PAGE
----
Where did the money go from deceased individuals who did not have a legal claimant in early Utah history?
a. The Perpetual Emigration fund
b. The Missionary fund
c. Brigham Young’s pocket
d. The tithing fund
(D) The ground breaking of the Salt Lake Temple
From the life of John Daniel Thompson: Feb. 14, 1853, a large number of people assembled on the Temple Block to witness the breaking and consecrating of the Temple grounds. There was about three inches of snow on the ground, but the morning was clear and lovely, the snow soon melted, and in some places the ground was left quite bare. The Nauvoo and Ballo bands cheered us with their sweet music. At about 10 o’clock a. m., Pres. Young arrived, and the assembled multitude I witnessed the survey of the site of the Church architect, and Surveyor Jesse W. Fox. This work was completed about 11 o’clock, when the First Presidency, the Twelve Apostles and others moved to the corner of the south and east lines. Pres. Brigham Young addressed us thirty minutes, and related briefly the changes through which the Church had passed, the difficulties the Saints had encountered in Ohio, Missouri and Illinois, and how they had been led by an overruling providence to this consecrated spot. Seven years ago, he said, he had left Nauvoo, not knowing which way to go, only as he learned by dreams, visions and revelations, that there was a good place in the mountains for the Saints. The united bands of music were invited to the center; the standard bearer placed the ensign on the center stake of the Temple [plat, where all could see it, the musicians formed in a circle, and gave cheering strain to “Auld Lang Syne.” Pres. Kimball offered the dedicatory prayer, after which the presidency moved to the southeast corner of the Temple site, where, with the Twelve, Mayor Jedediah M. Grant, Marshal Jesse C. Little and others they succeeded in picking around a piece of earth, about one foot square, and while doing this a silver dollar fell on the square of earth without anyone knowing where it came from. Pres. Kimball prophesied that it was a good token, and that means would not be wanted to build the Temple. After the earth was loosened, about six inches deep, Pres. Young said that it was his privilege to remove it; and he took the lump upon his spade and lift it up high, while he said, ‘Get out of my way, for I am going to throw this.’ He held it about a minute before he could get room to lay it down off the Temple site. He then addressed the multitude and declared the ground broken for the Temple, blessed the people in the name of the Lord, and dismissed the assembly. We all said Amen.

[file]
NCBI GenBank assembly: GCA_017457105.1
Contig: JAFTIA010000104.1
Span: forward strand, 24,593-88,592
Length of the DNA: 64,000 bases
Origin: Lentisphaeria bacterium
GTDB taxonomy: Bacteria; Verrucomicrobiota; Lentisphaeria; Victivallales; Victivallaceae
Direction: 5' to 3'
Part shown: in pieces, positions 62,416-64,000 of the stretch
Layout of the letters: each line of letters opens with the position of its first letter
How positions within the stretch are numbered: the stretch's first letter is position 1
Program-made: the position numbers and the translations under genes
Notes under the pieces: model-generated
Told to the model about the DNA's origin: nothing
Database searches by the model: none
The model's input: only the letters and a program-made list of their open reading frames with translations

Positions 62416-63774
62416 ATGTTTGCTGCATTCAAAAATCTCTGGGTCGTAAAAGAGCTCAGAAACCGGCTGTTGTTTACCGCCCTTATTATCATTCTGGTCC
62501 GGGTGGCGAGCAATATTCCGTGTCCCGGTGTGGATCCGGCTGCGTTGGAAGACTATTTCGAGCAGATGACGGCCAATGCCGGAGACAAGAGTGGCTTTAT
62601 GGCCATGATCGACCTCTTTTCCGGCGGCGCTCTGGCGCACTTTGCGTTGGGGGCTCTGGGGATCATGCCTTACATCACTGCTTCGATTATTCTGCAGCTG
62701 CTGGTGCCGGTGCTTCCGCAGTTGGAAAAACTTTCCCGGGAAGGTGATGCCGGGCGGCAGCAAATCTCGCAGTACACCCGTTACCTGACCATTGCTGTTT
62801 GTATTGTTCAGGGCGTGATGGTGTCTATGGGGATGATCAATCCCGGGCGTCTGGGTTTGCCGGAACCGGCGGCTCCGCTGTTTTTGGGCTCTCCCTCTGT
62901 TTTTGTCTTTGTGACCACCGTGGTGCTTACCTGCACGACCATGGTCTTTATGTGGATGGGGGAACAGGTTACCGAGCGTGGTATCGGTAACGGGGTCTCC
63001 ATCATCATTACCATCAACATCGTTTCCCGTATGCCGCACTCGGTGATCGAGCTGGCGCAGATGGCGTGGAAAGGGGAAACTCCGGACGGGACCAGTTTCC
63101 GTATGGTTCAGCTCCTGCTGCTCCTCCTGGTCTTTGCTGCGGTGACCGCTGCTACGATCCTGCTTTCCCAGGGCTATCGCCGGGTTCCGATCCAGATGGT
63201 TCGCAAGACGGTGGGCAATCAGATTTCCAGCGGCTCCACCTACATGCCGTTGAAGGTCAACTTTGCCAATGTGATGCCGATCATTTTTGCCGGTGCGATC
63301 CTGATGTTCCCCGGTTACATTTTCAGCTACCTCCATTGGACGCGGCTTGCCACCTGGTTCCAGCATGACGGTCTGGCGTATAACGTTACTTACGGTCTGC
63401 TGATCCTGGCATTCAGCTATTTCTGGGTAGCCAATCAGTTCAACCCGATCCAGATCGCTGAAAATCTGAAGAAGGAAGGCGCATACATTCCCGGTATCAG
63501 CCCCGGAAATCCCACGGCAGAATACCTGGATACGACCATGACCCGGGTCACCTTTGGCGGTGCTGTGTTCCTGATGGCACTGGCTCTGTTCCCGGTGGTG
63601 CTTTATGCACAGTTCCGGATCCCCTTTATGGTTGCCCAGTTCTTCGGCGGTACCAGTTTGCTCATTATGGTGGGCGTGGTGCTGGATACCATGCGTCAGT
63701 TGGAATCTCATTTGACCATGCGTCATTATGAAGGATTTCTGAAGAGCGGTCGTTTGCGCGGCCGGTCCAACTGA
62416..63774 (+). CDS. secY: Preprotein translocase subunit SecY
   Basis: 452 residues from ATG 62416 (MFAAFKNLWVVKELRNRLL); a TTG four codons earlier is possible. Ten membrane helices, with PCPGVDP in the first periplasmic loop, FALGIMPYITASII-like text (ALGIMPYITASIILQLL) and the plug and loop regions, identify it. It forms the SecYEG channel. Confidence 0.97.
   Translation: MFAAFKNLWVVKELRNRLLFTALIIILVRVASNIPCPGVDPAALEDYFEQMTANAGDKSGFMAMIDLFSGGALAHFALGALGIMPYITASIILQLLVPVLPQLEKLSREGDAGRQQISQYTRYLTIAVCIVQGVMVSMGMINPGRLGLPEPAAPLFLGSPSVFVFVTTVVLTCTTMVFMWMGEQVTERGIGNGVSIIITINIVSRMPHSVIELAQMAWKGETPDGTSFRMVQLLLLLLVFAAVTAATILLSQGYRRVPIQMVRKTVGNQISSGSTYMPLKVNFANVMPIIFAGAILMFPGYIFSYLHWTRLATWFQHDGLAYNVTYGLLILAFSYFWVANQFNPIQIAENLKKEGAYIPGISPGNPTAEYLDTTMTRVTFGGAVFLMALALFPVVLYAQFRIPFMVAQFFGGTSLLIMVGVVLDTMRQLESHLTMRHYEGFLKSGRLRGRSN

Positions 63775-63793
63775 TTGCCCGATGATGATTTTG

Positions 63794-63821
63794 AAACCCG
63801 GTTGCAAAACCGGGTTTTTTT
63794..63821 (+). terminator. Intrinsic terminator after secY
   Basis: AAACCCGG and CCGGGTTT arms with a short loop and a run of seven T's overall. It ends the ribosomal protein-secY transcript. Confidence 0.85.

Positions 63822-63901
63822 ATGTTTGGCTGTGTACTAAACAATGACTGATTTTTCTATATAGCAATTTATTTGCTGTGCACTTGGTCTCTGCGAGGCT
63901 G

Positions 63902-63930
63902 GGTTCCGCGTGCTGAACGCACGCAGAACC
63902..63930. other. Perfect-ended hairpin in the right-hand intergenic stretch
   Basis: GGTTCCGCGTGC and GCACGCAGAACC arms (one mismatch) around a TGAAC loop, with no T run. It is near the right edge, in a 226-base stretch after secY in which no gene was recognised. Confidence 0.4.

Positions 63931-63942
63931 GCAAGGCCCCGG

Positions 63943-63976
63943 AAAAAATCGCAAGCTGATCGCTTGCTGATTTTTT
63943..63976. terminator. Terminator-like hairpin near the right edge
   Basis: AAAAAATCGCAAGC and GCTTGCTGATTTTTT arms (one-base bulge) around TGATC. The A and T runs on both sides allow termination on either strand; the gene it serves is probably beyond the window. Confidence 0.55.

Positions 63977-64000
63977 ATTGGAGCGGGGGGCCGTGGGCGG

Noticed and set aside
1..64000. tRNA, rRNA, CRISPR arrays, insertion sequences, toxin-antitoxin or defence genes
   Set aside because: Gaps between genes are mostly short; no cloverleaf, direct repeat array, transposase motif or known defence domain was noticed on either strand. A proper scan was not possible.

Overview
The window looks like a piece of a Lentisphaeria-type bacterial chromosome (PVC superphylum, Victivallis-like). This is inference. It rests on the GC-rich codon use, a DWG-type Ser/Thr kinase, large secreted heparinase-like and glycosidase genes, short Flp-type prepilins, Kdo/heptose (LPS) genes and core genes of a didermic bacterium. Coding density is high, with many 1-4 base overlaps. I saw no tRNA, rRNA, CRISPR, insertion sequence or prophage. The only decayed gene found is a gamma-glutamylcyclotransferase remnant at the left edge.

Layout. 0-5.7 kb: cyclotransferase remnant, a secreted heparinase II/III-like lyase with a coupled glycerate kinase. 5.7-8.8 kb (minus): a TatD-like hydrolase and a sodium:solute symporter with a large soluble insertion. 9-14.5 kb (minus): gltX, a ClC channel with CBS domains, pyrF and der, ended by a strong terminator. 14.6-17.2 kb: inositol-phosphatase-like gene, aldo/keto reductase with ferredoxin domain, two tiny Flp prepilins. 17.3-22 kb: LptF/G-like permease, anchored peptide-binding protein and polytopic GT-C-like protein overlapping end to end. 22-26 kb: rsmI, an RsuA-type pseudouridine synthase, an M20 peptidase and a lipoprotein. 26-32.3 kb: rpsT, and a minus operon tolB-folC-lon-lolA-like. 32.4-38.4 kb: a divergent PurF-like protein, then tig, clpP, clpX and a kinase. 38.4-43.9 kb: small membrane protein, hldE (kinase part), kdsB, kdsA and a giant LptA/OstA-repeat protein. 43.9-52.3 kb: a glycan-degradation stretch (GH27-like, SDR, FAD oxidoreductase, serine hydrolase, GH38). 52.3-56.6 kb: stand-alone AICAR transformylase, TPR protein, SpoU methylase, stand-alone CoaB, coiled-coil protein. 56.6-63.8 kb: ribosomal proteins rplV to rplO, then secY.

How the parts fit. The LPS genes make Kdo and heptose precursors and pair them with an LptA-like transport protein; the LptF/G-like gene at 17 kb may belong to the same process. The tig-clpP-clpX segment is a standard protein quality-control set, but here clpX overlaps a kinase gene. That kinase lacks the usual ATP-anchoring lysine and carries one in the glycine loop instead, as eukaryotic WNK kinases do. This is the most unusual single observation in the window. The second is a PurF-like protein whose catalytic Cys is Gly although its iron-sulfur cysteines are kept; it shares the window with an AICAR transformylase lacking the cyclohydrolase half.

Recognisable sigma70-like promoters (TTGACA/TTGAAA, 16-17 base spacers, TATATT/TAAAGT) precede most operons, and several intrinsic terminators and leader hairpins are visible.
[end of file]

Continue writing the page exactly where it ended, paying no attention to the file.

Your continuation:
Andrew Jenson, LDS Biographical Encyclopedia (Salt Lake City: Publishers Press, 1901) 1:334-335.